After math and reading are complete, the children then do their vocabulary. This time can be 15 to 30 minutes.
Then they do their writing assignments as above.
The children then have to write their Bible verses two times each.
Then they take 15 minute turns on the computer doing their Typing assignments.

(I will be doing a part two and show you a little about how I print the books, how I teach the younger two, and some other things!)
*********Update: this lady has put together a very nice list of all things RC plus many freebies that will work right alongside the RC.*******

7 comments:

Chris Engelsma said...

Saxon math is soooo good. your children will thank you. I think another EXCELLENT addition to your library are the books by Jacob Abbott. here is a link:

http://books.google.com/books?q=+inauthor:"Jacob+Abbott"&as_brr=1&source=gbs_authrefine_t


http://www.gutenberg.org/browse/authors/a#a2136


there are kajillions of AWESOME books here as well.
http://www.mainlesson.com

Donna said...

I love Gutenberg!
J.A. books look great, thank U for the link!

I will look at the other link too.
Thank U!

Joy said...

I am really liking what I see! So is the curriculum a literature based curriculum? I like that he uses old author those you can trust tried and true!

Donna said...

Yes Joy!
Lots and lots of classics.
Most books were written before like 1910 too.

Six Simms Singing said...

So Hi! I stumbled upon your blog while researching the Robinson curriculum. I appreciate your review and was wondering what you think of it now that two years have passed since you posted this. I'm struggling and need help. We did Classical Conversations and I enjoyed it, but it was expensive and I'm in need of help b/c help doesn't come much around here. Any thoughts? I'd be ever so grateful!

My name is Lori. :)

Donna said...

Hello Lori,

Do I Still Love My Robinson Curriculum?

The answer is YES! And we've used it for over 5 years now and will continue to use it for probably 9 more!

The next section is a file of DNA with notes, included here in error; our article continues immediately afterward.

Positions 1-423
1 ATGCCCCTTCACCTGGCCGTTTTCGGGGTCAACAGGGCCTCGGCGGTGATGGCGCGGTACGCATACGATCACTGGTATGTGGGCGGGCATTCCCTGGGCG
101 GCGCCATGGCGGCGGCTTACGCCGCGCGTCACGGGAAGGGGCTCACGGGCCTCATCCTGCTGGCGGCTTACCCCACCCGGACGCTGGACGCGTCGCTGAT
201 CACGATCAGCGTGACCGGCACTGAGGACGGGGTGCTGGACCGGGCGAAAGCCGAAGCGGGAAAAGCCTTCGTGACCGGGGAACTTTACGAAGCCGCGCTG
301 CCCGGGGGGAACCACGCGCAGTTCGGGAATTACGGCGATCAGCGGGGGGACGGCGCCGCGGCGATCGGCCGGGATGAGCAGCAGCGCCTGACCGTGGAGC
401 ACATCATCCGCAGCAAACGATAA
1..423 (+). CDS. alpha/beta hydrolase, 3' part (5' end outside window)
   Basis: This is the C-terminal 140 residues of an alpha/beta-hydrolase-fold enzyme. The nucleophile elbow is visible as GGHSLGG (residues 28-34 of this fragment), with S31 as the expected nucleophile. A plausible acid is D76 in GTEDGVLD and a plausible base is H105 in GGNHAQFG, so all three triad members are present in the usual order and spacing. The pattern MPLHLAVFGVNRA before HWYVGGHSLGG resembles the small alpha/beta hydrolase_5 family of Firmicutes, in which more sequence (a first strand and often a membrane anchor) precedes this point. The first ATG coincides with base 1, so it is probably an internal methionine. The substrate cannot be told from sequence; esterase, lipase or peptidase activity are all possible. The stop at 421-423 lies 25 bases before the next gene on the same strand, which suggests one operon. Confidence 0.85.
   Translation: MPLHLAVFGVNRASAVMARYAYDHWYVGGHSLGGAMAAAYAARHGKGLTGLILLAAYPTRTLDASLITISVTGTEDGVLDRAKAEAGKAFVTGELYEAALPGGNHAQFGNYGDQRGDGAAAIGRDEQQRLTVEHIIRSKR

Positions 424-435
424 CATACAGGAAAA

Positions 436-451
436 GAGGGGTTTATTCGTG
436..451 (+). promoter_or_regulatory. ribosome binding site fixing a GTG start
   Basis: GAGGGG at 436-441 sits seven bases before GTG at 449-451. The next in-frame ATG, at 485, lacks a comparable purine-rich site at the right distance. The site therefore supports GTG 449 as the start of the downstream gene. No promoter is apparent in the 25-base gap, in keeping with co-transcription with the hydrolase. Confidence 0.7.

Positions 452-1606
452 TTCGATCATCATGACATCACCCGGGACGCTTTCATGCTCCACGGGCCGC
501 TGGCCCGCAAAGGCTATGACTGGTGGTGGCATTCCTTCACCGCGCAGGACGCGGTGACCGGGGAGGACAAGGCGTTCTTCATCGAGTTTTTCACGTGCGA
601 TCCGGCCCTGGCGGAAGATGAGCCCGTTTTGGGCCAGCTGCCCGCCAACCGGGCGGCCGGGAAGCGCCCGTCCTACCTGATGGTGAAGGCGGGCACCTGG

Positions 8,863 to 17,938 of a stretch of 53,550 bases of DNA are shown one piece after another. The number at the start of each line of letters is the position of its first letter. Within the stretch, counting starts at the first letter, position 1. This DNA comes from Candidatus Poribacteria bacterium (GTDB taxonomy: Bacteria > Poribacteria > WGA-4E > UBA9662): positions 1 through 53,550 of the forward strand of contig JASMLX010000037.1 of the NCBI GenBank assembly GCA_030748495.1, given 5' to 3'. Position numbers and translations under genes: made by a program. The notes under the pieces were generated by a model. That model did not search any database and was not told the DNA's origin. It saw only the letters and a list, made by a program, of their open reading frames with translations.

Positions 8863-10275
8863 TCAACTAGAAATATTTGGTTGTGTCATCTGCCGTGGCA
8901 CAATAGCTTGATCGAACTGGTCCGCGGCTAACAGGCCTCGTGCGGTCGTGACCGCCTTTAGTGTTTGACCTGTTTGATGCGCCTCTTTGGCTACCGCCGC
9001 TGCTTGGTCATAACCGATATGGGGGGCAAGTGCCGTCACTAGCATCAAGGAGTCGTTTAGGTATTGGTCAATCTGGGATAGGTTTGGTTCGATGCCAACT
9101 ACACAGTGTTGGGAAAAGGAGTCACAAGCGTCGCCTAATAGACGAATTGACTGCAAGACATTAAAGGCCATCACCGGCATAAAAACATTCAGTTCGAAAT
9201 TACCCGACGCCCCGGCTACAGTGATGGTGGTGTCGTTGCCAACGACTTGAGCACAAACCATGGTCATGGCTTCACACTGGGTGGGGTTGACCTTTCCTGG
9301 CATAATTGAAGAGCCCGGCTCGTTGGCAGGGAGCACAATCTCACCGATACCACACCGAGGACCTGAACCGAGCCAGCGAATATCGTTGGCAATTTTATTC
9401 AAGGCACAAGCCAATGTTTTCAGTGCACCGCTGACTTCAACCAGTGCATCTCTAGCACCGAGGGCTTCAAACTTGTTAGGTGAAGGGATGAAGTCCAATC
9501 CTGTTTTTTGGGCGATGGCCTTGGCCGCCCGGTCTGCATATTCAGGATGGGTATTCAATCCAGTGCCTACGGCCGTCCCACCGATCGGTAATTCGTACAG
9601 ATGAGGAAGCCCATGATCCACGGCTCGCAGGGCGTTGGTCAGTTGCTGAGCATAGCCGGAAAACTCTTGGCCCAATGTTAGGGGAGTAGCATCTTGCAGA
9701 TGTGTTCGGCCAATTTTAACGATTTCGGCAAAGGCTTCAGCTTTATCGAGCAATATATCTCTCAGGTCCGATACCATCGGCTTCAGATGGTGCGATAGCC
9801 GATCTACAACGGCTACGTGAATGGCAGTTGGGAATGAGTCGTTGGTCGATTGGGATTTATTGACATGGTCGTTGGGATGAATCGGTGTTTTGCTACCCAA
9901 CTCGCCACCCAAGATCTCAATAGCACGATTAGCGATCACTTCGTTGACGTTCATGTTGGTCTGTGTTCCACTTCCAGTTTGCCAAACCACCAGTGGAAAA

Would you love it? I don't know. :-)

I would say it depends.

When you're on a frugal budget- the RC cannot be beat. You will need Saxon math books but all literature is on the CDs for you to print. We could not have made it without it because our budget has been so tight, and getting tighter, and our library is nearly half an hour's drive.

With the RC, I buy printing paper, toner ink, 3 pronged folders with pockets, notebooks and pencils each year - that's it.(Maybe $30 to $40 a year for all 6 kids.)
Once you've taught basic math facts and phonics- you're set with the RC and Saxon books.

My children have learned to love reading because of it. They've read way more books than I ever did as a child. They've found authors on the RC that they like and we've went to Gutenberg and printed more in the series for free. (Such as the Arthur Scott Bailey books called Tuck Me In Tales... and Horatio Alger...and G.A. Henty...and the Tom Swift books...and the Rover boys...:-) But this curriculum did just what I had hoped for- gave them a love for learning and reading good books! (When we first started, they were going through them so fast that I was almost constantly printing! They gobbled up the books!)

Also, 3 of my older ones were tested some years ago now. 2 of them scored 2 years above their grade level and 1 was in the 50th percentile. (Which means he was where 50% of kids his age are..the other 50% would be above or below him.) Not bad results, huh? :-)

Does it have flaws? Well, some may want more science and bells and whistles and textbooks...but I think that's mostly unnecessary in the early years. But the one flaw it does have is that in high school, some umbrellas will require textbooks. I'm with one right now that does not require textbooks to graduate. The RC is a 3Rs curriculum. Everything is learned through 'real' books rather than textbooks. You can add to it, but it is certainly solid on its own up until high school. RC is also 'self-teaching' and does not require lots of hands-on time once the children learn the routine. I found that to be a wonderful thing as well, for many reasons. I had to teach phonics to my younger children...and the older ones learned that they can discipline themselves and they can learn anything they want on their own.

Here are some links to paste and copy that might help you some:
RC book list http://www.hstreasures.com/rc/booklist.html
(there's also vocabulary worksheets to print, a vocabulary 'game', a few other books, and a new book that deals with English using the RC books, and a speller helper book...also phonics flashcards and math fact flash cards)

Here's a site that this lady has put together that's a lot like RC, except she uses mostly free materials from the internet. I often use it after my children have read all the books on their level, or want to learn more about history and the like..or just have a special interest. http://oldfashionededucation.com/ Notice her tab "Full Curriculum"? You can click that and look at the "book list" for each grade. She has done a wonderful job.

You can often find RC on ebay for about $100.
RC also has a scholarship program that you could look into if you feel you needed to do that.

Happy to answer anymore questions that you might have!
Donna